If there’s one thing I’ve learned in my 17 years as a camp director – and 10 years as a parent – it’s that no man is a prophet in his own home.
I’ve had plenty of experience helping campers work through challenges, from minor issues like home missing and confronting their fear of getting up on water skis — to major ones like overcoming chronic enuresis or communicating the loss of a family member.
With my own three children, life is not as seamless when working through issues. Welcome to parenthood.
Yet my campers have taught me many important lessons, most of which (when I remember to apply them) make me a better parent.
When left to their own resources – when parents are not around – children invariably rise to the occasion!
For seven weeks every summer, I am privileged to spend time with boys and girls in an environment their parents never see: a mom- and dad-less world. There, youngsters are more open to taking safe risks. They push themselves – and each other – through situations they might shy away from if their parents were around.
But that does not make parenting my own kids any easier. Take skiing, for instance. I grew up as a skier. I raced in college. I’ve even coached skiing. But my oldest daughter is far less receptive to me than to someone else – even if his skills are comparable (speaking charitably) to mine.
Part of my job involves being a surrogate parent to 500 children. At the same time, I interpret those children – their activities, accomplishments, strengths, challenges – back to their parents. I am, in a sense, an intermediary. And isn’t that what most parents spend much of their time doing – acting as a go-between with their children, children’s friends, teachers and other family members?
But while I am a surrogate parent, I am not my campers’ father. There are boundaries I must maintain. Although I sometimes (against my better impulses) raise my voice with my own daughters, I try never do that at camp. There are certain things a parent does that another adult simply should not.
At the same time, it is sometimes easier as a camp director to act in an influential role that a real parent simply cannot. I can be an uncle, a cheerleader, a coach, all because I am not my campers’ father.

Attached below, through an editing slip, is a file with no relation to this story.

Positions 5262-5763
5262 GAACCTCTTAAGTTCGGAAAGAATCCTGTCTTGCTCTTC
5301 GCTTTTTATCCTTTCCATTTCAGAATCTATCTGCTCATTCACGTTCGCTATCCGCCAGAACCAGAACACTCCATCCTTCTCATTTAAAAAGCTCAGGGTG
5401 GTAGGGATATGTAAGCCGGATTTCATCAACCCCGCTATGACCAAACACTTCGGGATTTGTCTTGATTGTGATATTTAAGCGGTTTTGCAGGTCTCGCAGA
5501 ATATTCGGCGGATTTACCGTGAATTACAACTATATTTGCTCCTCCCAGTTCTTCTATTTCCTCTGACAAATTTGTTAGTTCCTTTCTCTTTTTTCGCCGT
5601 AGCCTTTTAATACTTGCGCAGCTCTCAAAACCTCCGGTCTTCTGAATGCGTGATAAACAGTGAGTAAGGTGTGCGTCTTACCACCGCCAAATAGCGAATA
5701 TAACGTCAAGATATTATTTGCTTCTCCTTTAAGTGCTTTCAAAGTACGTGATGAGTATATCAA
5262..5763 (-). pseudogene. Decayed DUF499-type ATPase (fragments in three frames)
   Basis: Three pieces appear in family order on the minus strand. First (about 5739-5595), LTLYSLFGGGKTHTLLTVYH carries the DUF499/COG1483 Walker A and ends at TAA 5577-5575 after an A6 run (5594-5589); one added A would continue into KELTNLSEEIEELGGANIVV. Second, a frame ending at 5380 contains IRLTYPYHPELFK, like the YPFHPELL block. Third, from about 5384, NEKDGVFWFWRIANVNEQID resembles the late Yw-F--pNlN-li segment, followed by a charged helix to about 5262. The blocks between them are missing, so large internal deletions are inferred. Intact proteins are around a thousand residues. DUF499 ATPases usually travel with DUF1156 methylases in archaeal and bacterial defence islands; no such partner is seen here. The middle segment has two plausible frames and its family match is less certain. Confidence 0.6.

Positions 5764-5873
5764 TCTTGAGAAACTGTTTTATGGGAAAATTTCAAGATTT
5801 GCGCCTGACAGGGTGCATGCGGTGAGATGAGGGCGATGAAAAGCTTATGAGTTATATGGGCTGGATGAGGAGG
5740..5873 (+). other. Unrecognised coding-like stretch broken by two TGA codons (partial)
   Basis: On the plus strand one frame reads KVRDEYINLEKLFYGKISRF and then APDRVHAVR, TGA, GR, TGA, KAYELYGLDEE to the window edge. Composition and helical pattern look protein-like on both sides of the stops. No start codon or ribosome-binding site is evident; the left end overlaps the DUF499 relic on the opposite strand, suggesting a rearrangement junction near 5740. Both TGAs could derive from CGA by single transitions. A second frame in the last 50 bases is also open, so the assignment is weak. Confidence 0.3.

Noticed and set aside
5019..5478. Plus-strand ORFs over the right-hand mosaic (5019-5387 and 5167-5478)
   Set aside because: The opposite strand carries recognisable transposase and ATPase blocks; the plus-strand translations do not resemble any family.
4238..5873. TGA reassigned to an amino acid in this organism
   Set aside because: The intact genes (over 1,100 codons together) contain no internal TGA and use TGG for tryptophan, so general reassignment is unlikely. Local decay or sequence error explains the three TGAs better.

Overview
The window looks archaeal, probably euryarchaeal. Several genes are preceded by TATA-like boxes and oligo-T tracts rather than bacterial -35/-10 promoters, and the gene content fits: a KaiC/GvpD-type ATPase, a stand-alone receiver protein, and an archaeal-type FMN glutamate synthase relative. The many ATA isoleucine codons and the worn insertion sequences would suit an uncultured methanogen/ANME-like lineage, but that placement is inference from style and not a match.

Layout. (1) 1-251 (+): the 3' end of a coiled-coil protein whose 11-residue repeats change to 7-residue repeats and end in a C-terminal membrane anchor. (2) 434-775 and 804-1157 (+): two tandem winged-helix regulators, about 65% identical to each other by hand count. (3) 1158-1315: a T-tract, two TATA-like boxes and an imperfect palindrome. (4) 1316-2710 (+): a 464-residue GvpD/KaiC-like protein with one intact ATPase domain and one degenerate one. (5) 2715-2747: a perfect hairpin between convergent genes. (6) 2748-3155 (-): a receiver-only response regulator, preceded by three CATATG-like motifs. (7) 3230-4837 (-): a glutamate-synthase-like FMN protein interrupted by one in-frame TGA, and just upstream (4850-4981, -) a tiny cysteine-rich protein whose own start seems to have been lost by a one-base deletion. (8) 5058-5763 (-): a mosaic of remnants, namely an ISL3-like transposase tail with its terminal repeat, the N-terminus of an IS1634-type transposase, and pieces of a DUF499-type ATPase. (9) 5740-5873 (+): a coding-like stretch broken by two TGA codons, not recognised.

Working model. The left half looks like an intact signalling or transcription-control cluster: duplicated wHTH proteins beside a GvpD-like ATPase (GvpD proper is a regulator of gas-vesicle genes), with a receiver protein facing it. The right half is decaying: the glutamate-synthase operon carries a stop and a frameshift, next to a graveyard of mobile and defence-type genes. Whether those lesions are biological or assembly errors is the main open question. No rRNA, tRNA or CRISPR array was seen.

All parents love to hear great things about their children. The most casual positive comment makes a mother or father glow. Parents don’t see their children every day during the summer. But it is a lesson that – as a parent – I now take to heart. I try to tell parents as many good things about their kids as I can. And I hope that the important adults in my daughters’ lives do the same with me.
But what about the “bad” kids? Perhaps the greatest thing I have learned over the years as a camp professional is that there are no “bad” kids. There are certainly children who make bad choices – but finding the positive in every child is a lesson that every person in an educational setting and every parent should always remember.
In addition to sometimes thinking I will never be a prophet in my own home, I can also feel like a “cobbler whose children have no shoes.” I very consciously make sure that my own kids have plenty of space at camp to explore, be independent and try new things, without worrying that dad watches every move. At times I think my two oldest daughters get less attention from the camp director (that being me) than any one camper. That’s probably the way it should be. Shouldn’t they have the same experience as all of the other campers – one that provides emotional distance from mom and dad?
As a camp director, I’m supposed to have all the answers about other parents’ kids. As a parent, I’m supposed to know everything about my own. Thanks to both of these roles, I learn more every day about both.
Jem Sollinger and his wife Debbie are the Directors of Camp Laurel in Readfield, Maine. For more info about the camp, visit CampLaurel.com.
She Became A Counselor To Give Back To Her Beloved Camp Community. But The Real Surprise Has Been How Much She Has Gained In The Process.
By Ariel Milan-Polisar
In my experience, eleven-year-old girls are mainly into belting Taylor Swift songs and painting nails, and older girls who’ll do all that with them. Eight years ago I was one of those eleven-year-old girls and now, as a counselor, I get to be the older girl. I’ve grown up spending summers at URJ Eisner Camp in Great Barrington, MA, since I was 10-years-old, looking up to my incredible counselors. There was nobody cooler than the counselors who towered over me and knew what to do in just about any situation. As I grew older, my viewpoint changed but the infinite amount of respect I feel toward all of the counselors in my years at camp has never changed.
And now here I am, a third year counselor at the same camp that helped to instill in me a strong Jewish identity, sense of values, and love for singing my heart out. I decided to become a counselor at Eisner because I felt and I still feel that it is my responsibility and my great desire to give back to the community that has helped to shape so much of who I am as a person, friend, leader and Jew.